April 6, 2009
Some tree seeds are longtime survivors
U.S. scientists say they've determined the seeds of some tree species can survive for more than 30 years before germinating -- 10 times longer than thought.
Lawrence Livermore National Laboratory scientist Tom Brown and University of Illinois Professor James Dalling said they measured the amount of carbon 14 in seeds of Panamanian rain forest trees Croton billbergianus (Euphorbiaceae), Trema micrantha (Celtidaceae) and Zanthoxylum ekmannii ( Rutaceae). They discovered the seeds survived in the soil for 38, 31 and 18 years, in that order.
Previous studies of pioneer tree species showed seed persistence -- the ability to survive in soil, awaiting favorable conditions for germination -- lasted only for a few years at most.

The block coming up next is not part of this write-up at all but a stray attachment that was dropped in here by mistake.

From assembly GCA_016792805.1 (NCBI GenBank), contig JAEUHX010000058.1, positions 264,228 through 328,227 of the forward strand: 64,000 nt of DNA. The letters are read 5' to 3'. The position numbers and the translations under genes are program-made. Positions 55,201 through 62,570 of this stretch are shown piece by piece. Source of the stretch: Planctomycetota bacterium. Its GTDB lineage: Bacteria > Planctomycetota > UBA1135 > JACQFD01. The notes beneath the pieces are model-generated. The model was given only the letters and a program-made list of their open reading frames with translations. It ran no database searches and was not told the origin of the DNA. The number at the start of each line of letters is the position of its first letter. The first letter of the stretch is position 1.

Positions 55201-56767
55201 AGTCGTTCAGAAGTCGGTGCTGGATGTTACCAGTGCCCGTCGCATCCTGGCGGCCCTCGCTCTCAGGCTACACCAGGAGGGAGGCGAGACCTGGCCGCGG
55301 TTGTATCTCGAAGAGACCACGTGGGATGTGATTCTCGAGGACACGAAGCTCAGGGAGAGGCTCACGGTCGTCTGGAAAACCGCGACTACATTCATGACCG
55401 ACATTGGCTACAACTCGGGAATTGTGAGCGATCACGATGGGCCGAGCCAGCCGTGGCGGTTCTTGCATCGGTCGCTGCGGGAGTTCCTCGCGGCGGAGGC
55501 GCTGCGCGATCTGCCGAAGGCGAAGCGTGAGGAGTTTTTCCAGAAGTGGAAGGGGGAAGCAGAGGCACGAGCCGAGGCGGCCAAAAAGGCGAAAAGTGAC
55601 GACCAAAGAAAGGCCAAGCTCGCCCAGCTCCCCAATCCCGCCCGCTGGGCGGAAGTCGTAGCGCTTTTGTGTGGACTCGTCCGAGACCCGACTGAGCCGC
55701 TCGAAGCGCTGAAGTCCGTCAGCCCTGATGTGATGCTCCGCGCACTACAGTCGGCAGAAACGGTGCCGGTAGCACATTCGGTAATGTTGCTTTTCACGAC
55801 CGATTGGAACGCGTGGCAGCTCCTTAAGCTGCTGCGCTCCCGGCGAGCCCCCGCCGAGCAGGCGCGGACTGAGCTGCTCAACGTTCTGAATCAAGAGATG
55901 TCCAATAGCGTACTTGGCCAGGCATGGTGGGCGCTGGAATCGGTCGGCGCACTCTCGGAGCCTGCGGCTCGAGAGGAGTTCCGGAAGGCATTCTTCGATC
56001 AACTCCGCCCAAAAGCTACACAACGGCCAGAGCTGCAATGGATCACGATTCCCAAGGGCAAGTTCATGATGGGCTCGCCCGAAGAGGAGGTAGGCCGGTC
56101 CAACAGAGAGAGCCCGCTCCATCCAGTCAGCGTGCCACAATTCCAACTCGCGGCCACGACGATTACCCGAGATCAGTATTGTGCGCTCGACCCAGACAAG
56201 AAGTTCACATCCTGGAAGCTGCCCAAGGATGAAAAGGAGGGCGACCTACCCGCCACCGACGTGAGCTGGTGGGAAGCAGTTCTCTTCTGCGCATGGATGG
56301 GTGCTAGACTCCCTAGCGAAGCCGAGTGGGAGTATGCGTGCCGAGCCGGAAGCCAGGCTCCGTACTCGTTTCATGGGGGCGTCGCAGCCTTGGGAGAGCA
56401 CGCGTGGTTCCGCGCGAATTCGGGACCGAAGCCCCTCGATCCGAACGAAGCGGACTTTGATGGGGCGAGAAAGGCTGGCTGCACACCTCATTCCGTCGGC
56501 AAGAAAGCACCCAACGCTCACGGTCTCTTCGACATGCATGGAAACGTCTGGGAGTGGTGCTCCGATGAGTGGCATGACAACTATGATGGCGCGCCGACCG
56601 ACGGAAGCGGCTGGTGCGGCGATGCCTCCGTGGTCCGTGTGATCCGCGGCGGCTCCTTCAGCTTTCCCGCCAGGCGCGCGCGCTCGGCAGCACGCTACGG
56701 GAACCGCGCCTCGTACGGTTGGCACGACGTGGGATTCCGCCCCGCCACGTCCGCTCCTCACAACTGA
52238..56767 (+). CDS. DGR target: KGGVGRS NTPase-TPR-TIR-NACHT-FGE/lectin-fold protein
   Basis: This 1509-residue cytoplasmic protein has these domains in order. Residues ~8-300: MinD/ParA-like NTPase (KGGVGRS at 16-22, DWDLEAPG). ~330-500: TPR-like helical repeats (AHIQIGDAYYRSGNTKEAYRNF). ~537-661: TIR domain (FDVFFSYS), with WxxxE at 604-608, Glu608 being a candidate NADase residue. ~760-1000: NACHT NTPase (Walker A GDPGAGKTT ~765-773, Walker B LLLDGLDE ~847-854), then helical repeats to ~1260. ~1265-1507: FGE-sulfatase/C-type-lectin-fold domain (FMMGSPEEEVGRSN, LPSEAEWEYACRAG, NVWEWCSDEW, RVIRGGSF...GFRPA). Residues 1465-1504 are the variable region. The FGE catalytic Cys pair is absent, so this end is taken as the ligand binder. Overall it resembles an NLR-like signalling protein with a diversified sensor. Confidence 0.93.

Dalling said the research findings were surprising.
Demographic models suggest that these species would not benefit from long persistence, and we doubted they would be able to survive anyway. Seeds dispersed onto the soil surface are prey to insect seed predators, and are exposed to an array of pathogens and decay organisms that proliferate in moist tropical soils.
The scientists said their results imply buried seeds might be an important reservoir for genetic diversity in pioneer populations and may be as important as long-distance dispersal in maintaining populations in fragmented habitats.
The research appears in the journal The American Naturalist.